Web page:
1,979 posts, read 2,468,377 times
Reputation: 1957
Quote:
Originally Posted by fishbrains View Post
Statistically, factory work isnít all that dangerous. https://www.bls.gov/news.release/pdf/cfoi.pdf, scroll down to page 8 and you see that manufacturing has a mortality rate of 1.9 per 100,000, which is lower than retail, and much lower than construction, landscaping, transportation and resource extraction.

It does sound as if you have an aptitude for choosing terrible employers.
If you dig down further, metal manufacturing, what OP seems to be talking about, is 4.3/100k. Not the most dangerous industry, but far from the safest.

But Is factory work normally dangerous? Define normal. It was very dangerous - that's why unions and OSHA exist in the first place. These things and others have made it safer.
It's much safer than grounds maintenance, firefighting/EMS/police work, or driving for a living.
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Old 04-19-2019, 12:06 PM
 
Location: Aurora Denveralis
8,624 posts, read 3,037,542 times
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It depends someone on what state you're in. There are many stories of factories and manufacturing plants, mostly in the south, with safety records that sounds like something from the middle ages. One iron casting plant routinely had horrific injuries that led to no penalties or fixes because they were so politically powerful. The story I recall is a worker who was made to routinely go beneath high-speed conveyor belts to clear jams while they were running. He was finally found jammed in a position where the belt basically ground him away for hours.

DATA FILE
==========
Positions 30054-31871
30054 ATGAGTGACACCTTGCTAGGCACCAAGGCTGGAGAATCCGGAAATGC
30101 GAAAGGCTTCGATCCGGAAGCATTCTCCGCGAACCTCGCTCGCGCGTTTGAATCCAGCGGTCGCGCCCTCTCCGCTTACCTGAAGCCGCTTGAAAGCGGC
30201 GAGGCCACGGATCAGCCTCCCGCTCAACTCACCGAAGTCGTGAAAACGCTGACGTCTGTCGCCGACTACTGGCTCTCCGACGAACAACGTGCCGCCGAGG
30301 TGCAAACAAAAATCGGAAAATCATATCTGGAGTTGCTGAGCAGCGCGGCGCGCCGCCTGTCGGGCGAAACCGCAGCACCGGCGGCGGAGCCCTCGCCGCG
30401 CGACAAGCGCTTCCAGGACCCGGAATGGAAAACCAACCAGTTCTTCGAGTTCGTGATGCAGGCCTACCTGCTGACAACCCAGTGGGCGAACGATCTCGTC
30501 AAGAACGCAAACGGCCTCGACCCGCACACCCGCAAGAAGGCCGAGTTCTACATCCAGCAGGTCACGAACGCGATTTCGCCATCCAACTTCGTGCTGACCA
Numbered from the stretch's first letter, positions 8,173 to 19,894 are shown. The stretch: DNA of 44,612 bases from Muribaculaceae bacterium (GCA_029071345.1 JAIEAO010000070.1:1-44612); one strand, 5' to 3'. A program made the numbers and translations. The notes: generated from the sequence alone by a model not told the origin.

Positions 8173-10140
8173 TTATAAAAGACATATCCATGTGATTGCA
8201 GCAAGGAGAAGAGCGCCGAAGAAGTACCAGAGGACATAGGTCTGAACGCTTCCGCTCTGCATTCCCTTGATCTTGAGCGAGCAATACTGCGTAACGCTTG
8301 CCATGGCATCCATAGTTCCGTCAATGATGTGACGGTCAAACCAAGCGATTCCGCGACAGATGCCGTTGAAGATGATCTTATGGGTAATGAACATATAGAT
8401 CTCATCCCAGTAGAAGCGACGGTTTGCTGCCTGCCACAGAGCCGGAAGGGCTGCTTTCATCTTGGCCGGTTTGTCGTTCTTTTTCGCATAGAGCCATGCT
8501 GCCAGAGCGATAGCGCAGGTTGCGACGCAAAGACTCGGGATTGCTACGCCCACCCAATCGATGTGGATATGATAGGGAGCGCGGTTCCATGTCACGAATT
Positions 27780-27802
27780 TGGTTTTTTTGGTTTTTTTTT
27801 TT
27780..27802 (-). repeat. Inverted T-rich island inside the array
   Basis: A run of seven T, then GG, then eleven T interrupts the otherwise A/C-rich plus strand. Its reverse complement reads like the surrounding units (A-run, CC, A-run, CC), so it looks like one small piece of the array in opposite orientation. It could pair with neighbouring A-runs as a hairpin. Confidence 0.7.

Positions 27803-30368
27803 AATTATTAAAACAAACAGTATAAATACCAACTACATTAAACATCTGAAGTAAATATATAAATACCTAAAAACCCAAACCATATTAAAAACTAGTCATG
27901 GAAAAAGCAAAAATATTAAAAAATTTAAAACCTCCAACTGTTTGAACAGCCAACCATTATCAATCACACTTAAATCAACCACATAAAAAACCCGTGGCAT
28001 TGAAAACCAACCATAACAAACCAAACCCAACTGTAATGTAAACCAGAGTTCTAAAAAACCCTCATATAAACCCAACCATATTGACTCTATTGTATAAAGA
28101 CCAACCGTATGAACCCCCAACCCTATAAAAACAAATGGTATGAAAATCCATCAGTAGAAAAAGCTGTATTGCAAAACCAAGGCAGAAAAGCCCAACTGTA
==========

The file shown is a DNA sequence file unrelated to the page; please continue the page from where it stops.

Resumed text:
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Old 04-21-2019, 03:07 AM
 
4,841 posts, read 1,540,193 times
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Well I noticed how in meetings in factory jobs I had before, is that about every couple of weeks, another injury would have happened in one of their company plants around the world, where a worker had to go to the hospital, or had to go home and wait to heal for some time. There was also two fatalities in my years, in other countries, in the plants that were run.

However, when I worked in a grocery store, there were no fatalities, and not near as many injuries were mentioned in meetings. So it seems that retail work was definitely more safe.
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Old 04-21-2019, 05:47 AM
 
1,093 posts, read 628,784 times
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Quote:
Originally Posted by Quietude View Post
He was finally found jammed in a position where the belt basically ground him away for hours.
Guess you could say that's a wrap!
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Old 04-21-2019, 08:06 PM
 
4,841 posts, read 1,540,193 times
Reputation: 1427
Well maybe I should just get out of factory work for good then, cause after a couple of accident's one nearly killing me, and scaring my neck and face for life now, I am too afraid to work in these jobs anymore now, especially after the recent incident with my hand.
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Old 04-21-2019, 10:03 PM
 
16,797 posts, read 14,542,431 times
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How were you compensated for your permanent disfigurement?